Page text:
Top Ten Tuesday was created by The Broke and the Bookish, and is now hosted by That Artsy Reader Girl. It’s all about books, lists and sharing the love we have of both with our bookish friends. This week, we’re looking ahead to the books we’re excited for in the first half of 2022.
I’m not sure whether I’ve been out of the loop about what’s coming up, or genuinely not as excited as I sometimes get – either way, I’ve not really known much about upcoming releases since the autumn. This bodes well for my ambitions to read off the shelf in 2022, but made today feel like more of a challenge than it should have been. It was also an excuse to do a bit of research and set myself up for destroying my NetGalley score again in the coming months…
I’m not saying 2022 is all about gender-flipped retelling, but there are some seriously cool gender-flipped retellings coming our way. In the Ancient Greek corner – in addition to Kate Elliot’s Furious Heaven (the sequel to Unconquerable Sun) – I’ve got my eye on Wrath Goddess Sing by Maya Deane. Sing, goddess, of the wrath of Achilles, Peleus’ son – but here Achilles is a daughter, a trans woman unwilling to die as a man; and Helen of Troy is no disputed bride but a cruel immortal in search of a hero who will provide a diverting challenge. You bet I’m here for it.
Vaishnavi Patel opens up a new world of retellings with a feminist take on a tale from the Ramayana, transforming a hated queen into a powerful woman determined to forge her own path in the face of patriarchies and uncaring gods. If you loved Circe and are keen to explore legends beyond Europe’s shores, Kaikeyi is a must read.
Back in Europe, Nicola Griffith has turned her gaze to the Matter of Britain and rewritten Percival as a young woman who becomes a hero at the heart of King Arthur’s court. Spear combines Griffith’s skills as a historical writer and her imagination as a genre writer in this very queer, very Celtic reimagining of 6th century Britain.
Next up, three new-to-me authors whose 2022 books sound too delicious to resist. In Woman, Eating, Claire Kohda explores the challenges of living away from home for the first time and learning to embrace a multicultural heritage… with a vampiric twist. Lydia longs to eat the Japanese food of her father’s people, but is bound to drink only blood like her mother – and keen not to bite down on the interesting new people she’s meeting in London. This sounds like a really interesting way to explore both vampire tropes and contemporary themes.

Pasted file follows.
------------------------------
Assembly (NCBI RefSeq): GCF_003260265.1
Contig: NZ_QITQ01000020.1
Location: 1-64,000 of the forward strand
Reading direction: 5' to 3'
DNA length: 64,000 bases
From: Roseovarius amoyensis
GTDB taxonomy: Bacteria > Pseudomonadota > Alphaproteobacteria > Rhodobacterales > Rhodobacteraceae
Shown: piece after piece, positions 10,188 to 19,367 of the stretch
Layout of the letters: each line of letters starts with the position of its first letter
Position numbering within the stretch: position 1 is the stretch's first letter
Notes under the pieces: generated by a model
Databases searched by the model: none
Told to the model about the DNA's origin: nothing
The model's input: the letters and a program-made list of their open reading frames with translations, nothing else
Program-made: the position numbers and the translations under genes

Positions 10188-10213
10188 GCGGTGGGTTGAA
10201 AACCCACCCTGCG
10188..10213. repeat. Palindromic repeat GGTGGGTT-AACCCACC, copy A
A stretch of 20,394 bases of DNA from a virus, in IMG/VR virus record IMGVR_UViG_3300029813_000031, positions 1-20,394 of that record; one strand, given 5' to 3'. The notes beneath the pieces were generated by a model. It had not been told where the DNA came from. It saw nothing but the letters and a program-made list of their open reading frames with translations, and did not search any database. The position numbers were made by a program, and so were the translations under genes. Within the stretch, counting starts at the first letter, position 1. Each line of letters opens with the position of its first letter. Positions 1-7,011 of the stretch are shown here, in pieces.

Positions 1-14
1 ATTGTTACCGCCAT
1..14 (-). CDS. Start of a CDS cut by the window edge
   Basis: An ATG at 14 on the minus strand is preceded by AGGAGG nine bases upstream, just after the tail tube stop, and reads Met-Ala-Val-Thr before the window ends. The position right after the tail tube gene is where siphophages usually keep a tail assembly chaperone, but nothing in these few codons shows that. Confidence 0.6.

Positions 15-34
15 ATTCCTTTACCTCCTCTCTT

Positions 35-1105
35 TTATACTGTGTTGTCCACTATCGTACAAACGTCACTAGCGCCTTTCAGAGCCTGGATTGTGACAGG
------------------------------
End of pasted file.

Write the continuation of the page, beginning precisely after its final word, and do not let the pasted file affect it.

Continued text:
I have been meaning to read Peng Shepherd’s debut The Book of M for so long she’s only gone and written another book that sounds even more like my jam. I’m a shoe-in for any pitch that breathes the word cartomancy and The Cartographers features mysterious maps, conspiracies and family secrets. Can’t wait.
The Shadow Glass is Josh Winning’s homage to the 80s fantasy films I grew up on, making it another irresistible pitch. A man struggling at life falls into an adventure to save London when the puppets his film director father used to make a failed fantasy movie come to life. Dark fantasy meets my childhood: yes, this is flying straight onto my bookshelf.
Last up, some new releases from authors I know and love. In addition to the third Singing Hills novella, Nghi Vo has a new stand-alone fantasy of an early 30s Hollywood where predatory movie moguls literally sacrifice starlets for the studios. Siren Queen’s Chinese American heroine determined to make her name, even if she too must become a monster to do so. I resisted The Chosen and the Beautiful because eh Gatsby, but I won’t be resisting Luli Wei.
Gareth L Powell is back with a new space opera set in a near future of AI-piloted ark ships fleeing a dying Earth. Stars and Bones features divergent human cultures specific to each ark, terrifying alien contact, and talking cats (which is surely worth the price of admission alone).
Scalzi’s new book had me at the title: The Kaiju Preservation Society. That’s it, I don’t need to know any more to know I’m interested (for those who do, this is a light-hearted dimension-hopping thriller… with kaiju. If that hasn’t persuaded you, this probably isn’t your bowl of monster mash).
I’m perhaps most excited by two sequels: The Grief of Stones by Katherine Addison and Sisters of the Forsaken Stars by Lina Rather. Yes, my darling Thara Celehar is getting his own series and I can’t wait to see him unravel more uncomfortable secrets and grapple with his own baggage. And the Order of St Rita are back too, the unwilling focus of a growing movement to reject Earth’s influence. Already on the run for their intervention on Phyosonga IV, the Sisters are in a precarious position. What response will their faith and conscience allow?
What are you looking forward to this year?